Top Child Observation Quotes

Browse top 12 famous quotes and sayings about Child Observation by most favorite authors.

Favorite Child Observation Quotes

1. "Surreal realized Daemon's madness was confined to emotions, to people, to that single tragedy he couldn't face. It was as if Titian had never died, as if Surreal hadn't spent three years whoring in back alleys before Daemon found her again and arranged for a proper education in a Red Moon house. He thought she was still a child, and he continued to fret about Titian's absence. But when she mentioned a book she was reading, he made a dry observation about her eclectic taste and proceeded to tell her about other books that might be of interest. It was the same with music, with art. They posed no threat to him, had no time frame, weren't part of the nightmare of Jaenelle bleeding on that Dark Altar."
Author: Anne Bishop
2. "It's a great mistake, I think, to put children off with falsehoods and nonsense, when their growing powers of observation and discrimination excite in them a desire to know about things."
Author: Anne Sullivan
3. "He had been brought up to it from a boy, his father, as I have heard, accustoming his children to dispute with one another for his diversion, while sitting at the table after dinner, but I think the practice was not wise; for, in the course of my observation, these disputing, contradicting, and confuting people are generally unfortunate in their affairs. They get victory sometimes, but they never get good will, which would be of more use to them."
Author: Benjamin Franklin
4. "The situation with regard to insulin is particularly clear. In many parts of the world diabetic children still die from lack of this hormone. ... [T]hose of us who search for new biological facts and for new and better therapeutic weapons should appreciate that one of the central problems of the world is the more equitable distribution and use of the medical and nutritional advances which have already been established. The observations which I have recently made in parts of Africa and South America have brought this fact very forcible to my attention."
Author: Charles Herbert Best
5. "In time, most children stop being puzzled in this way. They settle in. The world around them, as it becomes familiar and daily, becomes ordinary. But for writers, like children who have never quite grown up, life retains a quality of strangeness; it remains a matter of questions for which there are no satisfactory answers, of hidden motives, displaced explanations, subtle concealments and mysteries. Eavesdropping of one kind or another, keeping an eye open and an ear cocked, even in public places, for the giveaway facial expression or gesture, the revealing word, becomes a settled habit for the writer, a necessary part of his professional equipment: the laying down of small scraps of information, of observation or experience, for future use."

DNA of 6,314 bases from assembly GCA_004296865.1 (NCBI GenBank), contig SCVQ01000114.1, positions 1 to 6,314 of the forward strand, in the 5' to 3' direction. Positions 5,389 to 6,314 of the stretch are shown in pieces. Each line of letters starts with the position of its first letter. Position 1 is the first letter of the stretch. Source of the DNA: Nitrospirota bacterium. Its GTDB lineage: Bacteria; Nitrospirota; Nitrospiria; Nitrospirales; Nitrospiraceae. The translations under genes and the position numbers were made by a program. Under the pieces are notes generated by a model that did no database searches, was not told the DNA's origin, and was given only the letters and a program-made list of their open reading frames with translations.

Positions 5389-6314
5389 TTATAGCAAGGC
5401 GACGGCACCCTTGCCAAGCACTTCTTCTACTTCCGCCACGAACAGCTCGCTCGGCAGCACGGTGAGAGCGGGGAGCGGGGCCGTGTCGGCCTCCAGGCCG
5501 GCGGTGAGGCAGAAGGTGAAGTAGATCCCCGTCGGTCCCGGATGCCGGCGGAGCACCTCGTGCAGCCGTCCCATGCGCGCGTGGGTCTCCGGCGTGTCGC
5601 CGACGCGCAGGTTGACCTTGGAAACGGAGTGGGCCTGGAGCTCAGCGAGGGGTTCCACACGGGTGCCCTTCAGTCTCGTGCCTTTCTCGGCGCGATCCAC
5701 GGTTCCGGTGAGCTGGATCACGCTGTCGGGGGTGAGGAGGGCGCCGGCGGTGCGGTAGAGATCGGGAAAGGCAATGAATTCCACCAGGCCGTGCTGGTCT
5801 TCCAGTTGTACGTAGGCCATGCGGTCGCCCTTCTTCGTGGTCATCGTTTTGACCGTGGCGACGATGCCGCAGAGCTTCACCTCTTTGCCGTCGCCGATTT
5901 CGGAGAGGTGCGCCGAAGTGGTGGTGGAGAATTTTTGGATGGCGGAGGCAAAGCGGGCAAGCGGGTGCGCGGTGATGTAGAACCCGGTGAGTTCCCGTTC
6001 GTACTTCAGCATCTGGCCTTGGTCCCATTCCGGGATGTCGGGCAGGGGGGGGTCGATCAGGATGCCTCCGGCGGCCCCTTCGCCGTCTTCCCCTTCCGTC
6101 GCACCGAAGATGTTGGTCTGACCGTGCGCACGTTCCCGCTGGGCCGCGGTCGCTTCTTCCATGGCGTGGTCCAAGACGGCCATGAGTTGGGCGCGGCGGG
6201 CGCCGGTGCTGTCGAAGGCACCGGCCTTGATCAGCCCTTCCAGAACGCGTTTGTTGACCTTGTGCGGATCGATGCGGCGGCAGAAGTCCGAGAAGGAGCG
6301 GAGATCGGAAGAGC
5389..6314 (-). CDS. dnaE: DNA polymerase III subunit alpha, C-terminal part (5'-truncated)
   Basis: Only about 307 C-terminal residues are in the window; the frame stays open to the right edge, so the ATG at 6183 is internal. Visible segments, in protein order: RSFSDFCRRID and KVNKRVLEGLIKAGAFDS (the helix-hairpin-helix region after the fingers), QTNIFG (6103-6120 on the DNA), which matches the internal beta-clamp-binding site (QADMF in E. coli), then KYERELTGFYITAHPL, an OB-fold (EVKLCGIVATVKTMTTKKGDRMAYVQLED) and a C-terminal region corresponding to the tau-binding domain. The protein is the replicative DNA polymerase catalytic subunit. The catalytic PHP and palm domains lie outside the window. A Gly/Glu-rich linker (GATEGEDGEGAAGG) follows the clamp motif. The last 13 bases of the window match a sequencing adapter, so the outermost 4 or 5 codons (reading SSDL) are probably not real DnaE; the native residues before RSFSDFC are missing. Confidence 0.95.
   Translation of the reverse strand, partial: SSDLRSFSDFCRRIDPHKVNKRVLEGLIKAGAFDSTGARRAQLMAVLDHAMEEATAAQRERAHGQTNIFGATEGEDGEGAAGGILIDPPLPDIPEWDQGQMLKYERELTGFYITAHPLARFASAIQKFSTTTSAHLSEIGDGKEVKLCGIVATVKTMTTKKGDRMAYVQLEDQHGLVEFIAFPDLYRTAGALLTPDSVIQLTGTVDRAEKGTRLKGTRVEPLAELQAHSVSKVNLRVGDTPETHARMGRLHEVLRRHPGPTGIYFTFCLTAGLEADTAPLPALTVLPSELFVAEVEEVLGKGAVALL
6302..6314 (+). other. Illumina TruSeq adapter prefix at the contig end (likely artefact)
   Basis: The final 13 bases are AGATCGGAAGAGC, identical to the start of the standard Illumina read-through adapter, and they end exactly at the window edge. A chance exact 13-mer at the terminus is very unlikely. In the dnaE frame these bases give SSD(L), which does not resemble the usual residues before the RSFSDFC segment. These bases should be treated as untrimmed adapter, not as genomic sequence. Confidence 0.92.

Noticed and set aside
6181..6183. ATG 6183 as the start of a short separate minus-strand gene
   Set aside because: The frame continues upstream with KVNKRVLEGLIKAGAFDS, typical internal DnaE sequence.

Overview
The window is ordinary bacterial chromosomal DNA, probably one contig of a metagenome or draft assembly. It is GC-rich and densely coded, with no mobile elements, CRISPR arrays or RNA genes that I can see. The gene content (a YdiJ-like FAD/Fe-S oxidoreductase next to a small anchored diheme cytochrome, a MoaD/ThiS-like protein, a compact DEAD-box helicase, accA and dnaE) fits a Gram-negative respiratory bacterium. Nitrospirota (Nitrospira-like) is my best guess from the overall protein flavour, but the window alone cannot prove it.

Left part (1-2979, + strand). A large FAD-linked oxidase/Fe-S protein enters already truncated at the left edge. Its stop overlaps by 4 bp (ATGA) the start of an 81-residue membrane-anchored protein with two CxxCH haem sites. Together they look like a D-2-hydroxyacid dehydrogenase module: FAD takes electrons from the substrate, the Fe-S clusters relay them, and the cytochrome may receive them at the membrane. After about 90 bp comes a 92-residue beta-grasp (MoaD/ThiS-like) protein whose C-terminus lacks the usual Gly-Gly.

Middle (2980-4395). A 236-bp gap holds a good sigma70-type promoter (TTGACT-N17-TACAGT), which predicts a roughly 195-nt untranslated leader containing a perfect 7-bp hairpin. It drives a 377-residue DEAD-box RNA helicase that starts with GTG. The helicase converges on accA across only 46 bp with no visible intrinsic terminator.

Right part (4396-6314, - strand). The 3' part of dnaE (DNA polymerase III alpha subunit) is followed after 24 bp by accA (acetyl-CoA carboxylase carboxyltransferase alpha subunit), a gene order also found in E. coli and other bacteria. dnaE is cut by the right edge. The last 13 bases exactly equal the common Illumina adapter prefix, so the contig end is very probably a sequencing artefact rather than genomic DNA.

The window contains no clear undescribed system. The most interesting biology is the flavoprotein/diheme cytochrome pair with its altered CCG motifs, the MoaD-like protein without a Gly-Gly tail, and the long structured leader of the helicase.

Author: David Malouf
6. "Children have very sharp powers of observation - probably sharper than adults - yet at the same time their emotional reactions are murky and much more primitive."
Author: Donna Tartt
7. "Of course as children, we all, in all cultures and societies, learn behavior from observation, imitation, and encouragement of various kinds. So by the suggestion made, we all 'pretend' most of the time."
Author: Gary Gygax
8. "[John Clare's] father was a casual farm labourer, his family never more than a few days' wages from the poorhouse. Clare himself, from early childhood, scraped a living in the fields. He was schooled capriciously, and only until the age of 12, but from his first bare contact fell wildly in love with the written word. His early poems are remarkable not only for the way in which everything he sees flares into life, but also for his ability to pour his mingled thoughts and observations on to the page as they occur, allowing you, as perhaps no other poet has done, to watch the world from inside his head. Read The Nightingale's Nest, one of the finest poems in the English language, and you will see what I mean.("John Clare, poet of the environmental crisis 200 years ago" in The Guardian.)"
Author: George Monbiot
9. "But it's a child! You're a man!""Your powers of observation are formidable," said Charles. "You are a credit to your optician."
Author: Katherine Rundell
10. "Like all Xhosa children, I acquired knowledge mainly through observation. We were meant to learn through imitation and emulation, not through questions. When I first visited the homes of whites, I was often dumbfounded by the number and nature of questions that children asked of their parents—and their parents' unfailing willingness to answer them. In my household, questions were considered a nuisance; adults imparted information as they considered necessary."
Author: Nelson Mandela
11. "(An unhappy childhood was not) an unsuitable preparation for my future, in that it demanded a constant wariness, the habit of observation, and the attendance on moods and tempers; the noting of discrepancies between speech and action; a certain reserve of demeanour; and automatic suspicion of sudden favours."
Author: Rudyard Kipling
12. "And most of the failures in parent-child relationships, from my observation, begin when the child begins to acquire a mind and a will of its own, to make independent decisions and to question the omnipotence or the wisdom of the parent."
Author: Sydney J. Harris

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Laughter can be used to sooth the mind and get rid of those awful thoughts."
Author: Abraham Lincoln

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